• We set up and maintained a functional village of hundreds on a flat piece of concrete where approximately 1,500 free meals a day were provided.
• Other necessary items for the city’s homeless as well as other occupiers. (I personally witnessed an occupier go to his tent and give away his own coat to a homeless man who was desperately in need of a new one.)
• We contributed a good deal to the success of changing the national dialogue towards issues of economic and political corruption and their dire consequences for America’s present and future.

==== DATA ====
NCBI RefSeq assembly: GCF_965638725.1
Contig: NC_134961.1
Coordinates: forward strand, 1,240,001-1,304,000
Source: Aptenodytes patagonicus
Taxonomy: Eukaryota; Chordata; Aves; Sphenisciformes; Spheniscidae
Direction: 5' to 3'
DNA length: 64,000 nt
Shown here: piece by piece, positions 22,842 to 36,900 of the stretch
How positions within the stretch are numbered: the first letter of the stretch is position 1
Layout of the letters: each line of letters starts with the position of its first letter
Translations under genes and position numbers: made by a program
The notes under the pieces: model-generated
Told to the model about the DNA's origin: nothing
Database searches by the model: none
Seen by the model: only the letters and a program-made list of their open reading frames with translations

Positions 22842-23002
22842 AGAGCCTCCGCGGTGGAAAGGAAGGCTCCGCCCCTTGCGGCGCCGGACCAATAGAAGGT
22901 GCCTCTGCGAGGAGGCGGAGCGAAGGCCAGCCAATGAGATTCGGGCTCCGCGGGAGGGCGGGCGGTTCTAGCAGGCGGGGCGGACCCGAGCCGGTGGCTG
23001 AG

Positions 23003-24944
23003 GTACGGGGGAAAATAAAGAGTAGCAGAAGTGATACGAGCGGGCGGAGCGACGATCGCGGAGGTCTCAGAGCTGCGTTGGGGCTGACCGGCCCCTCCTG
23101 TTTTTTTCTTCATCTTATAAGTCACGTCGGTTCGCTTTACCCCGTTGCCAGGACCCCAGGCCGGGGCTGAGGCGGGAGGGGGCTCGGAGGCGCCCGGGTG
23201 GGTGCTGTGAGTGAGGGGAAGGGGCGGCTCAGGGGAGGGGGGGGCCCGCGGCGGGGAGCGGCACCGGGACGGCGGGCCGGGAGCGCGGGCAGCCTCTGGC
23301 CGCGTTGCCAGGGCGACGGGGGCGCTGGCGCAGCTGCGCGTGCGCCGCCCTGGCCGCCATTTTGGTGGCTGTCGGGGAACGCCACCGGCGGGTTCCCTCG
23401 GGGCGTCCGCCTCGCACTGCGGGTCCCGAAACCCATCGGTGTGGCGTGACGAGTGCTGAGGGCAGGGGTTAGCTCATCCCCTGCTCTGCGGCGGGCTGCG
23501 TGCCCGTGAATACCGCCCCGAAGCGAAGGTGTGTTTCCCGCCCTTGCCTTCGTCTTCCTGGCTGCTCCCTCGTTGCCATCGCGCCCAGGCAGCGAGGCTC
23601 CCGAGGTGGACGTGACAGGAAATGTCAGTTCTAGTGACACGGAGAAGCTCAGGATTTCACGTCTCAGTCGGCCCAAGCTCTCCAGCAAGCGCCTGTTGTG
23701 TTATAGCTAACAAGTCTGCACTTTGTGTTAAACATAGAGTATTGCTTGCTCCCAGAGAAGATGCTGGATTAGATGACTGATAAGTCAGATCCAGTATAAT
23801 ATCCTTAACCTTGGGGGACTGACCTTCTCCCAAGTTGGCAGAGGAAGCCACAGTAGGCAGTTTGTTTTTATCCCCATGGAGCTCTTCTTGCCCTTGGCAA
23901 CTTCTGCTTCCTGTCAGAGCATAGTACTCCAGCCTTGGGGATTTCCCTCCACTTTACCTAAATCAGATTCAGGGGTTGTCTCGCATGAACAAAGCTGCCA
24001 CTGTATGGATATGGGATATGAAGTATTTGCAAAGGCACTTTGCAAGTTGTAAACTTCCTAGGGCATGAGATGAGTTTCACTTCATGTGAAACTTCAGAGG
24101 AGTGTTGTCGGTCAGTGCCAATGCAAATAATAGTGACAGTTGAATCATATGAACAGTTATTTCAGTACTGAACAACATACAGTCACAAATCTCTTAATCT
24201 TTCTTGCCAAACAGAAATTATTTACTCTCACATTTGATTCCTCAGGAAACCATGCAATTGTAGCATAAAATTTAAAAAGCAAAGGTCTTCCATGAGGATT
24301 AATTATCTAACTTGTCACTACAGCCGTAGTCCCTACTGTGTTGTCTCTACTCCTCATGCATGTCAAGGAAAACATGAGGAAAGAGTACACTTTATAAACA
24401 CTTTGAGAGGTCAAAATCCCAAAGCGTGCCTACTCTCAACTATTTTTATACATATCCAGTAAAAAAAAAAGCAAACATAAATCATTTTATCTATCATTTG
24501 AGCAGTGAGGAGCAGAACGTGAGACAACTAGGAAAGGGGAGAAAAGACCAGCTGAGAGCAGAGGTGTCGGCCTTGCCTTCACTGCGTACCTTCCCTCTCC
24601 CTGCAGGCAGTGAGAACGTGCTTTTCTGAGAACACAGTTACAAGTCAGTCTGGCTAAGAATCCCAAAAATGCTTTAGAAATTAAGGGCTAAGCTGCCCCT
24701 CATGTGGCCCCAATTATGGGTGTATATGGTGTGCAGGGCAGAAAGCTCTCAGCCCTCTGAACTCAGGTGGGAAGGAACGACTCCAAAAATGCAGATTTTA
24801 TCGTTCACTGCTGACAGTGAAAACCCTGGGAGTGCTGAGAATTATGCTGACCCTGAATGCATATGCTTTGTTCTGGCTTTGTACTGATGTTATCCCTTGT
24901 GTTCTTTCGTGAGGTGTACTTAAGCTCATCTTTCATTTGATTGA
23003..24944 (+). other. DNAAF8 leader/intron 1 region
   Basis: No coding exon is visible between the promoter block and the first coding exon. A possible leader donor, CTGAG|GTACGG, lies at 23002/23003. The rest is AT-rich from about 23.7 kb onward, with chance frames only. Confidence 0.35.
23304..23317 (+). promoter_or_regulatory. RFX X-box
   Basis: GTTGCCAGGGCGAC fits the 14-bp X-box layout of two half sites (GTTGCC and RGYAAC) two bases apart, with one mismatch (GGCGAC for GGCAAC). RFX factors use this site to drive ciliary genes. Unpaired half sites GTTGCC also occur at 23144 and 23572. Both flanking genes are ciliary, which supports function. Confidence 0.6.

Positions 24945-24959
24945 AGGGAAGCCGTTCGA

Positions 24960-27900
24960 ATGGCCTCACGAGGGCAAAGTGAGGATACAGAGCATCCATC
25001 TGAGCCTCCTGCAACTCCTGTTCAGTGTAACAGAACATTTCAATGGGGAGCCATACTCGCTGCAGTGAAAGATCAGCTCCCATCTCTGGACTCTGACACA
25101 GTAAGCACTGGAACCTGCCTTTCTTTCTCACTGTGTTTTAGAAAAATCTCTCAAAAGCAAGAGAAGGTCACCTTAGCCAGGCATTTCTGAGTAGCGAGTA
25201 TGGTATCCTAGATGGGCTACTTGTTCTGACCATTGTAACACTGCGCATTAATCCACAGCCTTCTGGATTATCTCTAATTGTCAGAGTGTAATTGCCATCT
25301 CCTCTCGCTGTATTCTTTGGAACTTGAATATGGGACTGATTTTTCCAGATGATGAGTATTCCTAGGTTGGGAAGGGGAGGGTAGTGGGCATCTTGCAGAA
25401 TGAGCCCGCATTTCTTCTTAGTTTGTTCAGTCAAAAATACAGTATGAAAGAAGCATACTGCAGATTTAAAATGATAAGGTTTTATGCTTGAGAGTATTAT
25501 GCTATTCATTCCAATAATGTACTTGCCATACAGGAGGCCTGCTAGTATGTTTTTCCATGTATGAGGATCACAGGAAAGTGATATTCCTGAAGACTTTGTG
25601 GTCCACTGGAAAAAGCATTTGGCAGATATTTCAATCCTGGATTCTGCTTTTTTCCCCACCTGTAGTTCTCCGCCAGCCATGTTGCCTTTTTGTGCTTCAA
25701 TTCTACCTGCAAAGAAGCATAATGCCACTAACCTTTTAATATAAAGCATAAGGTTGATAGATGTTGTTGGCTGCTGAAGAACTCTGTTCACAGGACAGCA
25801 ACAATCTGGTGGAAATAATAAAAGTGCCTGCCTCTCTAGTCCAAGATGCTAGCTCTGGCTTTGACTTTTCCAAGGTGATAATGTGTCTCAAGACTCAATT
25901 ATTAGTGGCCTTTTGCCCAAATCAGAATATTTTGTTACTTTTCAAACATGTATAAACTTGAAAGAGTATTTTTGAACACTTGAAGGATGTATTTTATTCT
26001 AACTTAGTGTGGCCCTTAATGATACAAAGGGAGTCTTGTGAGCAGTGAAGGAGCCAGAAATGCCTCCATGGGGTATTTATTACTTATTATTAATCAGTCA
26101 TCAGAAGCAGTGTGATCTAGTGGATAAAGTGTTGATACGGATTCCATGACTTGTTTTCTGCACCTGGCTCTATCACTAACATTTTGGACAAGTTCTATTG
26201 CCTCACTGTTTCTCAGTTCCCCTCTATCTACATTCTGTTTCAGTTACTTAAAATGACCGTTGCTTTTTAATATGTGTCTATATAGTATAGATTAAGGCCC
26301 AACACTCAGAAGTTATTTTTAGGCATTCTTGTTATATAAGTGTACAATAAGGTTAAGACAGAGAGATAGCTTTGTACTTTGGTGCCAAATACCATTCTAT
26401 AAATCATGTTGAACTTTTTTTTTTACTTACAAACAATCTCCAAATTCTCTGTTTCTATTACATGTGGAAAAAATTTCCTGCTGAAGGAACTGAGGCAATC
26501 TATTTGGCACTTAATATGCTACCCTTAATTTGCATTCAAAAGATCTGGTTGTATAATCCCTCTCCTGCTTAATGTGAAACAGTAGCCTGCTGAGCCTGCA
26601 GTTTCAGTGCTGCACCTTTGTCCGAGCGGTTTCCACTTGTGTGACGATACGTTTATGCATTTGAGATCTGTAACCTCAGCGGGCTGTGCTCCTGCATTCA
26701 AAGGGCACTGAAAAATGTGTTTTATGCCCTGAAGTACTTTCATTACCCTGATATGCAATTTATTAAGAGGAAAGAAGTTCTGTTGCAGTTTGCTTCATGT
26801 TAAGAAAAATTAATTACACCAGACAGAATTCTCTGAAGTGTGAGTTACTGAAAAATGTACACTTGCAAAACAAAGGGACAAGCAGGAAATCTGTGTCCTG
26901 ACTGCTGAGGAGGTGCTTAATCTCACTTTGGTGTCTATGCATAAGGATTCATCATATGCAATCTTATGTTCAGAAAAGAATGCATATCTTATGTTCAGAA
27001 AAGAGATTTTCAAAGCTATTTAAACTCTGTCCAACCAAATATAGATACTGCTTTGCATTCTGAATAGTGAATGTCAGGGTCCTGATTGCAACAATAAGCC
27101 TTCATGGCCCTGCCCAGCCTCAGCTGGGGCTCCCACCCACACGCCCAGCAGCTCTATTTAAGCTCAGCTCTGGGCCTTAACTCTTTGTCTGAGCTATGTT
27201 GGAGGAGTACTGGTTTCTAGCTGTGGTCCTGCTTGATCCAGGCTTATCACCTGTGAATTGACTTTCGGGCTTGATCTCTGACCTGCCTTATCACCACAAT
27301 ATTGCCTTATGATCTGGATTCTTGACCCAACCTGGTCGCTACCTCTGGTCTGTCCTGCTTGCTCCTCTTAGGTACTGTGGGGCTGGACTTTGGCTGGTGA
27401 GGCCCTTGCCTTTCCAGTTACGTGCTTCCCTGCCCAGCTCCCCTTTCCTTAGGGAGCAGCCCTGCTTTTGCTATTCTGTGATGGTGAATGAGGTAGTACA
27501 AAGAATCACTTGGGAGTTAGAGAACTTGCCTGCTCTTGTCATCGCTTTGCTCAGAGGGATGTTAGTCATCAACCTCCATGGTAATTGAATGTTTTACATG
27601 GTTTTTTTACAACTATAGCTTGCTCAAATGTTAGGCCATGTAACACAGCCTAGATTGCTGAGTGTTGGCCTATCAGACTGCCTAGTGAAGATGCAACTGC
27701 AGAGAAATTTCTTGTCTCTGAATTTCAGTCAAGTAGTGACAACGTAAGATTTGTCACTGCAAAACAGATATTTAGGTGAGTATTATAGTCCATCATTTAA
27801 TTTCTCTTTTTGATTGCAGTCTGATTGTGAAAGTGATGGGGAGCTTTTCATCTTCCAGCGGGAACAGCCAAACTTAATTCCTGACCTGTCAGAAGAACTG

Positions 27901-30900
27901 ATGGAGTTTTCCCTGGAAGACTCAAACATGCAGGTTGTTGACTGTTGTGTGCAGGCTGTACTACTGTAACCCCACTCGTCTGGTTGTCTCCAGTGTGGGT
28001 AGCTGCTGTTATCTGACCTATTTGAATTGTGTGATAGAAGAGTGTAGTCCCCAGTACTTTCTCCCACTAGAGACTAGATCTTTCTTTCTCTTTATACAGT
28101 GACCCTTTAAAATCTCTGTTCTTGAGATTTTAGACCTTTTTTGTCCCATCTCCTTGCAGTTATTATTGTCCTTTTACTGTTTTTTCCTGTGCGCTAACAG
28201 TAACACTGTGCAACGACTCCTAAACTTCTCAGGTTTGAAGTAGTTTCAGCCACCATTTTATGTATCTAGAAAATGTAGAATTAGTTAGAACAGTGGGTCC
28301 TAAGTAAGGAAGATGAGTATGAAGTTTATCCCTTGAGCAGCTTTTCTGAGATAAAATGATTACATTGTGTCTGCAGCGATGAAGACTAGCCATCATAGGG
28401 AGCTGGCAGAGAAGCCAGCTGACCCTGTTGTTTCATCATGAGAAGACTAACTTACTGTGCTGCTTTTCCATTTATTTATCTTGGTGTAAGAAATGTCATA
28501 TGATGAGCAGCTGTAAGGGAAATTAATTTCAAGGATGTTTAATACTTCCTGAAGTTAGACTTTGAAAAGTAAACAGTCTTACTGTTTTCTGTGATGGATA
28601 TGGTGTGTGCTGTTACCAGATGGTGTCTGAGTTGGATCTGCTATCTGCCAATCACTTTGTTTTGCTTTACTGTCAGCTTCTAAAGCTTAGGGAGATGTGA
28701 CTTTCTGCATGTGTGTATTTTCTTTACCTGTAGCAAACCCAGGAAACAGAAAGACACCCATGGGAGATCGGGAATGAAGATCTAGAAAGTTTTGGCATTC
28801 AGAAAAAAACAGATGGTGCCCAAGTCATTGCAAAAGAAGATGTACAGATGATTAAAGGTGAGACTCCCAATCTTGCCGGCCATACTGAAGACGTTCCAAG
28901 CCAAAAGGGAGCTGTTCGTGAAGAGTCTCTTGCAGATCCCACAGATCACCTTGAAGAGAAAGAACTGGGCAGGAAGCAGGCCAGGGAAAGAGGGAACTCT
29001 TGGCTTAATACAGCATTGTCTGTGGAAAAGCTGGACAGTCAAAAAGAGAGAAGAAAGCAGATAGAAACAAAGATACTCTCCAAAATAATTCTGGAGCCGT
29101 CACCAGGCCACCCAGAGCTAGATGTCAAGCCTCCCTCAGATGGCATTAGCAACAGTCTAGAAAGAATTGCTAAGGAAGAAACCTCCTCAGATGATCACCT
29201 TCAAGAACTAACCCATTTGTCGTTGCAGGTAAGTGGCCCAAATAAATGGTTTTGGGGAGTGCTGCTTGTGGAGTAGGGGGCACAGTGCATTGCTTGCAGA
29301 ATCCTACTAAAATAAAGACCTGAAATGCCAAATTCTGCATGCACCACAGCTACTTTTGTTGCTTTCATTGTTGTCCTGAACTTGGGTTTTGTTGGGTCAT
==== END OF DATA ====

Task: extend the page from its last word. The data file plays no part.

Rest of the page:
So many tiny memories, myself largely a bystander looking admiringly at the camp on the way to the train or while on an evening walk, touch the single moment, like the other side of a coin, when I first saw what had been the camp empty and fenced. Two men were cleaning the walls where residents had written their hopes, their desires, their dreams, where they had harnessed a wall of that ugly, garish, phallic monument to male power and made it a medium of the beauty in and around them. All that remains now is an empty cage, a caged emptiness that (I want to say "who") had allowed itself to